Fetal alcohol syndrome cannot typically be cured, but some of its symptoms can be treated, especially if detected early in life. For example, heart defects that often include a hole or murmur may be treated with surgery. Other physical symptoms, such as hearing and vision loss, can often be treated by hearing aids and glasses. Of course, there are usually mental issues related to drinking during pregnancy, such as retardation, learning disabilities, and difficulty with reasoning. The typical treatment for fetal alcohol syndrome symptoms like these includes special classes in school, as well as social services early on.
One of the most common symptoms of fetal alcohol syndrome is a heart defect. This may include a murmur, which is a fairly mild abnormality that some otherwise healthy kids also have. On the other hand, some babies with fetal alcohol syndrome may suffer from ventricular septal defect, which describes a hole in the wall between the right and left ventricles. Another possible issue associated with fetal alcohol syndrome is atrial septal defect, in which the wall between the upper chambers does not close. Such defects may be solved with surgery, but this type of treatment for fetal alcohol syndrome issues is often considered complex, and is not always successful.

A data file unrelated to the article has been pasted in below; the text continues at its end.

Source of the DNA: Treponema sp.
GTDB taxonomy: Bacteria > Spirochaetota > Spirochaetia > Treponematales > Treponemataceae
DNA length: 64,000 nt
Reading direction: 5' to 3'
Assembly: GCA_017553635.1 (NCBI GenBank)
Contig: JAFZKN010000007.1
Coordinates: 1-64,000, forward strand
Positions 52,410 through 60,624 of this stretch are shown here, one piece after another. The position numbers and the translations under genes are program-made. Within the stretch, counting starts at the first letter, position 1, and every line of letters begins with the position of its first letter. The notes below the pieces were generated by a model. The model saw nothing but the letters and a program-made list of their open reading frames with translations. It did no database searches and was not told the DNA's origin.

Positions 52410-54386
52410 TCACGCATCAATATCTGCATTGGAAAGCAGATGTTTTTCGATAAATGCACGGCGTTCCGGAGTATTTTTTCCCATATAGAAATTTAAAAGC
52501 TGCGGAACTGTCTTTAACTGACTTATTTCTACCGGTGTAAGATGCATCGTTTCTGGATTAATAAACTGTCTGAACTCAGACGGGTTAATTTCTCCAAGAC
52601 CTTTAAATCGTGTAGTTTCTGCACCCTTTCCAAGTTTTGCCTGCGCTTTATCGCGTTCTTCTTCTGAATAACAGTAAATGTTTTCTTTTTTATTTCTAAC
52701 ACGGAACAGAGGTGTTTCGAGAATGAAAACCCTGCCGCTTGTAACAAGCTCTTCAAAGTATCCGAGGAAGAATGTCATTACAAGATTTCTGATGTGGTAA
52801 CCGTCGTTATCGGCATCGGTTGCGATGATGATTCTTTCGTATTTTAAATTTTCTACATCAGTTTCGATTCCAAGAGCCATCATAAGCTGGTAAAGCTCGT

There are other types of treatment for fetal alcohol syndrome physical symptoms, as well. For example, the ears may be deformed at birth, leading to hearing loss during infancy. This can be solved with hearing aids, as well as plastic surgery to change the appearance of the ears if necessary. Vision loss is another common symptom of this disease, often requiring glasses at an early age. While there is treatment for fetal alcohol syndrome physical symptoms like these, some cannot typically be fixed, such as an unusually small head or body.
Some of the most worrisome symptoms of this disease are mental issues. For instance, mental retardation, delays in speech and language, and learning disabilities are just a few of the main issues. These often require years of treatment from an early age, such as behavioral management coaching, as well as counseling on how to deal with stress. Additionally, children should be offered customized treatment for fetal alcohol syndrome once they start school, as they often require special classes in order to reach the typical milestones for their age. Special education classes can allow them to succeed in school despite their learning disabilities, hyperactivity, and inability to reason normally.